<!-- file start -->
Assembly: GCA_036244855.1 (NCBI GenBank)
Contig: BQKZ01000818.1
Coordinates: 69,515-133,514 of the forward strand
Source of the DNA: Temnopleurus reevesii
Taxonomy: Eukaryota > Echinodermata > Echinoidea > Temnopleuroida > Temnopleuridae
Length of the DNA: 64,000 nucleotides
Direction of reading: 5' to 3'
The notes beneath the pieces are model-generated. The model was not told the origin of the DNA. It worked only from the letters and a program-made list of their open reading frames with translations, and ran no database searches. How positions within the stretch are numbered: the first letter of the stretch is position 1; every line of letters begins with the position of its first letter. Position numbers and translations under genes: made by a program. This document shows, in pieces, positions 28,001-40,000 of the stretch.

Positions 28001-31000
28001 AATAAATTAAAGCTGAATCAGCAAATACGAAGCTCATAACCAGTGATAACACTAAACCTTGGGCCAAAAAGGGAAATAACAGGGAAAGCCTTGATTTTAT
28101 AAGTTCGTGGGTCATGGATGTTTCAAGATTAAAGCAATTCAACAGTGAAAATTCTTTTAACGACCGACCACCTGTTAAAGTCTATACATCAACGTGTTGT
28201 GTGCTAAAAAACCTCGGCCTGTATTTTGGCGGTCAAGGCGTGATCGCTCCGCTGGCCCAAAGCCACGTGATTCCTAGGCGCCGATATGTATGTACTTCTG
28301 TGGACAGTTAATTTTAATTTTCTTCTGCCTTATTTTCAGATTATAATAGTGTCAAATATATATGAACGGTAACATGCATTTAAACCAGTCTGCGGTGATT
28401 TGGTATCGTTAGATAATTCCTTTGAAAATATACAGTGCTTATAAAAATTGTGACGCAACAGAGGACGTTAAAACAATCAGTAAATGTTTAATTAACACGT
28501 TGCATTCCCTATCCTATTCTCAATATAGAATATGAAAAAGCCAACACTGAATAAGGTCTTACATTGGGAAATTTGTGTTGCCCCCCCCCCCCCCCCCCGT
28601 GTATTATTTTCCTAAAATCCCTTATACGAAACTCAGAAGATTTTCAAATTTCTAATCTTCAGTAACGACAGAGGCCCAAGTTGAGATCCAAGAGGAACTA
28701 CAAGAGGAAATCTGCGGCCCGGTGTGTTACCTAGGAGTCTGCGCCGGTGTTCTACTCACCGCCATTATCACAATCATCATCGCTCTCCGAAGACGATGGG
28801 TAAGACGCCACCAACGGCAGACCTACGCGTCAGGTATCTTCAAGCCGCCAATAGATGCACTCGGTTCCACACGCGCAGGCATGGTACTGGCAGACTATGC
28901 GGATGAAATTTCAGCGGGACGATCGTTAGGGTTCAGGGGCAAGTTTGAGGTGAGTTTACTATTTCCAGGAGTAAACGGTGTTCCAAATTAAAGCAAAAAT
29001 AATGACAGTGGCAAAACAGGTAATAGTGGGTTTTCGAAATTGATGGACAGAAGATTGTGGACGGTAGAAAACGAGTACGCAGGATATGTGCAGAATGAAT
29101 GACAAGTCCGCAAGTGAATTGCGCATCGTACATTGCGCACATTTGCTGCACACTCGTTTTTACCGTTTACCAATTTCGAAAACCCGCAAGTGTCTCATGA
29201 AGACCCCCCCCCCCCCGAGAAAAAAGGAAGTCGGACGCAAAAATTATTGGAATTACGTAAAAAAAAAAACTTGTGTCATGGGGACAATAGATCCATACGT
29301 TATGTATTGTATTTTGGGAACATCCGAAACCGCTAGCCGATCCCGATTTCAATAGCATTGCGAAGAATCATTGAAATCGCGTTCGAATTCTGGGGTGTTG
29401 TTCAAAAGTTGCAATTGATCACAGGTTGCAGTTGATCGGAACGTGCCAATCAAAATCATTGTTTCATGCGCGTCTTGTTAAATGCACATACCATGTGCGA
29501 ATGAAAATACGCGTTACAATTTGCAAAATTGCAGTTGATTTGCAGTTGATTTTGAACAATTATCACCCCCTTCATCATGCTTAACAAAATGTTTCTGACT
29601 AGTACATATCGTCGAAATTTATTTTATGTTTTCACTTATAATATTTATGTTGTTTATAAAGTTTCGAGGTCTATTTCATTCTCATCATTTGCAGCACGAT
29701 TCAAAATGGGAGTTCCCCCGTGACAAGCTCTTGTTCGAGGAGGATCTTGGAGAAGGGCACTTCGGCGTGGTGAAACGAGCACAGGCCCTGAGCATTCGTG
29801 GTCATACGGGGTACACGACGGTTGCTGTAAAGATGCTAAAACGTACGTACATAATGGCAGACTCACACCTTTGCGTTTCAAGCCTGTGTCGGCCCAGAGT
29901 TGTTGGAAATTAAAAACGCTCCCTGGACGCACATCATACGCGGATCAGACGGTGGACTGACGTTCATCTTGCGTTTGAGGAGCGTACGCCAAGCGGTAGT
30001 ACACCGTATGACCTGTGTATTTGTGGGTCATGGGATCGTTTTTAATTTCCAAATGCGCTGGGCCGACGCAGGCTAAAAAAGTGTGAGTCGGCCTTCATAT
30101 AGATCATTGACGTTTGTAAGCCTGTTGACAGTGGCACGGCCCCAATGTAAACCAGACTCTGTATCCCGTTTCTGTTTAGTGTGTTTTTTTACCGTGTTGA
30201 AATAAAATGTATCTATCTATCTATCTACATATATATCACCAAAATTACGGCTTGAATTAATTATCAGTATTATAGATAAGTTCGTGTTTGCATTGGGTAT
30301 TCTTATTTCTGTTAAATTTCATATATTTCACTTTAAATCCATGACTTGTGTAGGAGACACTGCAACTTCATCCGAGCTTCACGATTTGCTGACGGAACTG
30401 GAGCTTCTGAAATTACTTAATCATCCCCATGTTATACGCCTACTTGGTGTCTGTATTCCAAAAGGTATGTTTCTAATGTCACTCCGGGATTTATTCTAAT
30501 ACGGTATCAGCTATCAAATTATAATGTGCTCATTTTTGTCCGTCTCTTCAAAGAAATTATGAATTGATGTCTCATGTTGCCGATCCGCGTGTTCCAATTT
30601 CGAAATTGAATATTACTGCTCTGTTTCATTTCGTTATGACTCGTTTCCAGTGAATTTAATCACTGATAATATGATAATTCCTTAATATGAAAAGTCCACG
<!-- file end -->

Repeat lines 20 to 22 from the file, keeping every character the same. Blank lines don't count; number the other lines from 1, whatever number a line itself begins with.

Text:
29001 AATGACAGTGGCAAAACAGGTAATAGTGGGTTTTCGAAATTGATGGACAGAAGATTGTGGACGGTAGAAAACGAGTACGCAGGATATGTGCAGAATGAAT
29101 GACAAGTCCGCAAGTGAATTGCGCATCGTACATTGCGCACATTTGCTGCACACTCGTTTTTACCGTTTACCAATTTCGAAAACCCGCAAGTGTCTCATGA
29201 AGACCCCCCCCCCCCCGAGAAAAAAGGAAGTCGGACGCAAAAATTATTGGAATTACGTAAAAAAAAAAACTTGTGTCATGGGGACAATAGATCCATACGT